Buy a house in BA?

BAHibs

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Actually my wife and I have just a month ago agreed on buying a beautiful old house in Caballito, very nicely renovated. We know the owners very well, long time friends with the family and very nice people. I won't say we get a bargain, but this is not about return on investment. It's about living in a house we love, in a neighbourhood we like very much, and in a street we also like. It will lock a substantial part of our assets in 'stones', but actually i don't care what the value will be in about 10 years. We plan to have wonderful times in that house.
I was worried about the price of the land I'm buying with my partner but then I think the same way as you do, can't put a price on having a "home".
 

Ries

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Building materials of 120 years ago are archaic and are a time capsule compared to what is available today. In fact, the materials that are available today, out the materials of 20 years ago to shame. JMTC
to which I would answer- "it depends".
I have been involved in building and repairing things, up to and including structures, for over 40 years.
Some building materials of 120 years ago are archaic, sure.
But, I will take solid, dried, 120 year old pinoteca any day over current laminated "wood" flooring, for example. We just had ours resanded and sealed last year, it should be good for another 20 or 30 years before it needs that again.
My old departmento has 8" thick hollow brick walls covered with hand troweled sand based plaster- and its quiet, and insulates quite well. I cant hear Santa Fe, and its only about 20 meters down the street.
Its true that modern triple pane insulated windows are better- but also, expensive, and not used in most new construction in Argentina.
My wife would not trade her cast iron claw foot bathtub (purchased at Mercado de Pulgas) for any brand new fiberglas tub you can buy.
The older buildings in Buenos Aires often have marble, wrought iron, bronze light fixtures, 4 meter ceilings, stained glass, all brass and bronze hardware, and so on- most of which is, theoretically, still available new, but at incredible cost. I have seen new apartments here with plastic grifferia, with, plastic wall coverings in the kitchen and bath instead of stone or tile, and similar extreme cost cutting measures.
It is POSSIBLE to build very high quality buildings with modern materials. But its seldom done on a standard 8 story new apartment building in CABA.
 
to which I would answer- "it depends".
I have been involved in building and repairing things, up to and including structures, for over 40 years.
Some building materials of 120 years ago are archaic, sure.
But, I will take solid, dried, 120 year old pinoteca any day over current laminated "wood" flooring, for example. We just had ours resanded and sealed last year, it should be good for another 20 or 30 years before it needs that again.
My old departmento has 8" thick hollow brick walls covered with hand troweled sand based plaster- and its quiet, and insulates quite well. I cant hear Santa Fe, and its only about 20 meters down the street.
Its true that modern triple pane insulated windows are better- but also, expensive, and not used in most new construction in Argentina.
My wife would not trade her cast iron claw foot bathtub (purchased at Mercado de Pulgas) for any brand new fiberglas tub you can buy.
The older buildings in Buenos Aires often have marble, wrought iron, bronze light fixtures, 4 meter ceilings, stained glass, all brass and bronze hardware, and so on- most of which is, theoretically, still available new, but at incredible cost. I have seen new apartments here with plastic grifferia, with, plastic wall coverings in the kitchen and bath instead of stone or tile, and similar extreme cost cutting measures.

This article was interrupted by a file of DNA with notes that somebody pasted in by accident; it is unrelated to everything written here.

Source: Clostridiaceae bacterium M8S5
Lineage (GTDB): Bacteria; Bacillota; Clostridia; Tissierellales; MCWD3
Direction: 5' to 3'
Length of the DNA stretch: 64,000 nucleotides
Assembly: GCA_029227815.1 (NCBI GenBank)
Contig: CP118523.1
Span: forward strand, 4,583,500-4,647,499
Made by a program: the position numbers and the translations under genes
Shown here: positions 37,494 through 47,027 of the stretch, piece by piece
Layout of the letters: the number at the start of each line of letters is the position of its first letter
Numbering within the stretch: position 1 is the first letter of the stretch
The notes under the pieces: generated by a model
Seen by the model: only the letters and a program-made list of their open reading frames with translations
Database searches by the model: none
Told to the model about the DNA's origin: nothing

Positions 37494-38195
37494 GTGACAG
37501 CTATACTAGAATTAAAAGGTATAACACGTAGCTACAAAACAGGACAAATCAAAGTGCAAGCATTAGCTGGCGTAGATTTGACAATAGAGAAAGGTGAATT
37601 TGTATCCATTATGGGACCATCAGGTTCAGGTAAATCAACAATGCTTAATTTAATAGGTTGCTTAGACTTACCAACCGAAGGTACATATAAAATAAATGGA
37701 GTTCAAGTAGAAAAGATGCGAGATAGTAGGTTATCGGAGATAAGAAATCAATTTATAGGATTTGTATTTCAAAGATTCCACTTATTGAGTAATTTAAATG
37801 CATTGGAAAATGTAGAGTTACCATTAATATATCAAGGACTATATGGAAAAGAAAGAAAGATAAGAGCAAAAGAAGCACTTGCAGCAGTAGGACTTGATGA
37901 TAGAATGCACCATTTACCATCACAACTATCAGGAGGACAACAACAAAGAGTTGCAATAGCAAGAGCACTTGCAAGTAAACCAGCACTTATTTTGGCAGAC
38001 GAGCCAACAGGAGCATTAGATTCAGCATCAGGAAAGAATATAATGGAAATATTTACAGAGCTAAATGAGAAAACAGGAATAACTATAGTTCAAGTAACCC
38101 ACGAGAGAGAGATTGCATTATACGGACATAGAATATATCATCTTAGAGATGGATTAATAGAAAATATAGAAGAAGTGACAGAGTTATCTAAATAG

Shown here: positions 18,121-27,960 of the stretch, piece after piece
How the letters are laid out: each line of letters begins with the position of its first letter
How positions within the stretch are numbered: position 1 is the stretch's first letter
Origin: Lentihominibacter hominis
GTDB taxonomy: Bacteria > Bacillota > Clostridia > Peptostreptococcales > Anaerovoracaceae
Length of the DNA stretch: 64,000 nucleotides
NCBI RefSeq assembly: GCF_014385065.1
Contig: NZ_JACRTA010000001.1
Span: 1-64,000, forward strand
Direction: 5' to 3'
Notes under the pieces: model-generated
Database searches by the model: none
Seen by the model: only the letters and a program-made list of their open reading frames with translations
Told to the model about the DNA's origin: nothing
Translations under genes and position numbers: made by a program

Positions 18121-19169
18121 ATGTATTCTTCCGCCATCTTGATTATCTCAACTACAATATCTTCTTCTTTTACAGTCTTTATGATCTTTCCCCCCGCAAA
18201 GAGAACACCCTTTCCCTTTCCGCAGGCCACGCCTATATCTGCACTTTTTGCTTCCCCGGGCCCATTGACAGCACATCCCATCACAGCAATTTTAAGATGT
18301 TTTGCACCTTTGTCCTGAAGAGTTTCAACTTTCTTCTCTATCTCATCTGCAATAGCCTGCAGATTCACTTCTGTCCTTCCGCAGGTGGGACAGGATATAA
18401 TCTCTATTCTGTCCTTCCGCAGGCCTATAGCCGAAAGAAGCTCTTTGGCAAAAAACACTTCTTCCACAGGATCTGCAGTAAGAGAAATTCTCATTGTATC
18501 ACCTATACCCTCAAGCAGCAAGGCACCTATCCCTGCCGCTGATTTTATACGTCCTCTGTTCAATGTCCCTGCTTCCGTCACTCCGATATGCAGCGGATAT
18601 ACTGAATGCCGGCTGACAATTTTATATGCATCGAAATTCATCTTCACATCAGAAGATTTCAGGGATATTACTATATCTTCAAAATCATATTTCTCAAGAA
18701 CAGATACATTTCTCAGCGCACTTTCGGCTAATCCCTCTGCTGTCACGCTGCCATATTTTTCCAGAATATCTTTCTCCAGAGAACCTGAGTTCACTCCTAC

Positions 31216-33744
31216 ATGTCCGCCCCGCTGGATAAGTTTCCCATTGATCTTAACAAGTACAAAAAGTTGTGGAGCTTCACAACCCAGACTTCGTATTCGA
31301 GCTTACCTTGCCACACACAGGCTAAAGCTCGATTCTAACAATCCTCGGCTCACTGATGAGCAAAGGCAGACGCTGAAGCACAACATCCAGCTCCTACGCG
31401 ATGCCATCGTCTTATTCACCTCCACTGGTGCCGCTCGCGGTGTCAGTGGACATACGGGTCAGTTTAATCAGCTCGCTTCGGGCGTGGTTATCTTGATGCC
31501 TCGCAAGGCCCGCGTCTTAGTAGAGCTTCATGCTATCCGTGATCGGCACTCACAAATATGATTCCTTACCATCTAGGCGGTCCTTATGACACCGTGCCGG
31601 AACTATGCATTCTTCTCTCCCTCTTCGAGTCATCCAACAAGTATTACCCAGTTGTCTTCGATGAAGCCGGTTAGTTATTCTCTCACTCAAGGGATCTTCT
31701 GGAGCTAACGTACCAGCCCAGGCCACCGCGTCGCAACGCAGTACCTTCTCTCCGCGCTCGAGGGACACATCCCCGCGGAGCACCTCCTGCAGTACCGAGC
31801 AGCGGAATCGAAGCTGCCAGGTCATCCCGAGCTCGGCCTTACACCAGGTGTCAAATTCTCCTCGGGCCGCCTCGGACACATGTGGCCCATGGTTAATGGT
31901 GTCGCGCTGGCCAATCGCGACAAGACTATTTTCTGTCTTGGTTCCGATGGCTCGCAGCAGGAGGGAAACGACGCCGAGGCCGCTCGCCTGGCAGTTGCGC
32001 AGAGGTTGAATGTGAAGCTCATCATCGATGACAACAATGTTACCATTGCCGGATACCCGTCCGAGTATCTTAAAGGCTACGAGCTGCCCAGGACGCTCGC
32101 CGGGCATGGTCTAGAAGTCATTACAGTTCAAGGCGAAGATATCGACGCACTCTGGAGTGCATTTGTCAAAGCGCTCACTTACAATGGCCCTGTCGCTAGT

It is POSSIBLE to build very high quality buildings with modern materials. But its seldom done on a standard 8 story new apartment building in CABA.
Your post indicates you are knowledgable Ries. (Some of what you state is valid and agreeable to me.)
 

Fiscal

Registered
In any ogher country doctors, engineers etc are not considered middle class but at least upper middle class.
Even though, consider the following example: you earn 200k pesos a month, which is a very high local salary. Given the high taxes etc, it would be very hard to save 500 usd a month (but possible if you are single). If you manage this, it would take you 30 years to buy a 180k usd apartment in caba (which is not luxury even).
What is a typical upper middle class occupation here, and what monthly salary would be considered upper middle class?
 

Goata

Registered
What is a typical upper middle class occupation here, and what monthly salary would be considered upper middle class?
I think Doctors, Engineers, etc... were upper middle class occupations before the latest round of inflation,
my wife is an Academic and her Salary at 18 Pesos a dollar of 3 years ago was a very livable salary and now at 100 pesos a dollar, it just ekes by.
 

elhombresinnombre

Registered
You move into your grandma's house and live with your grandma's mattress and your grandma's kitchen table until you die and your kids take over the house and everything in it. Ever wondered why you can't get decent furniture here? Args don't buy furniture, they just use the same shit their family brought from the old country. Anything new is some Chinese particle board bs that they paid 3x more for. Half the tables for sale in this country would warp into a taco if you didn't use a coaster under your cold drink.
....which reminds me of a rough guide to the English class system. The lower classes buy their furniture from IKEA; the middle classes from John Lewis. The upper classes don't buy furniture: they inherit it along with the stately pile.
 
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